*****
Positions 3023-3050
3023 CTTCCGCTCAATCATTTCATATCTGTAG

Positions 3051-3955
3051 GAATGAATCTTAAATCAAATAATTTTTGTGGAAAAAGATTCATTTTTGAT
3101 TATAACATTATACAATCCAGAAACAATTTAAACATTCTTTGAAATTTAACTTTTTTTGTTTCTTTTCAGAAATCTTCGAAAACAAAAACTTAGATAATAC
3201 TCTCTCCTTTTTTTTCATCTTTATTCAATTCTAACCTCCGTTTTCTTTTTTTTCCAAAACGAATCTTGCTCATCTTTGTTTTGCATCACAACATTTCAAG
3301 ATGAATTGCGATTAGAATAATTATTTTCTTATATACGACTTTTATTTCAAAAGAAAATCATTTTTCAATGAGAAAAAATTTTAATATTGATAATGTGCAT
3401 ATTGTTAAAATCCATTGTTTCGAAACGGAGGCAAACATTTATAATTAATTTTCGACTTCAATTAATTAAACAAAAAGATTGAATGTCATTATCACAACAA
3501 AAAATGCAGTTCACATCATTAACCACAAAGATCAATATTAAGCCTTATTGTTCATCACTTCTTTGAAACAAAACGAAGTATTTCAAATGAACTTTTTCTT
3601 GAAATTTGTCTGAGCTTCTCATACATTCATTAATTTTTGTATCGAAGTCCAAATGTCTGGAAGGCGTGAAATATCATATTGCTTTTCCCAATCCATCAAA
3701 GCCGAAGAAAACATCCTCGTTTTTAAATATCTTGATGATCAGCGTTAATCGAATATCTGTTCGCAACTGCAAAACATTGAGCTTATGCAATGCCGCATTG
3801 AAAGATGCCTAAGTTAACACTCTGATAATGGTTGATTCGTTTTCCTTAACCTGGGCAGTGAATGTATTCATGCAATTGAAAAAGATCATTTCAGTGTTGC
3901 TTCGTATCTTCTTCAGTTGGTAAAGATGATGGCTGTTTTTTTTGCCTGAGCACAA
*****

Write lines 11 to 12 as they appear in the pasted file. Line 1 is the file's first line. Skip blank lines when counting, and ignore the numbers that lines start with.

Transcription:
3701 GCCGAAGAAAACATCCTCGTTTTTAAATATCTTGATGATCAGCGTTAATCGAATATCTGTTCGCAACTGCAAAACATTGAGCTTATGCAATGCCGCATTG
3801 AAAGATGCCTAAGTTAACACTCTGATAATGGTTGATTCGTTTTCCTTAACCTGGGCAGTGAATGTATTCATGCAATTGAAAAAGATCATTTCAGTGTTGC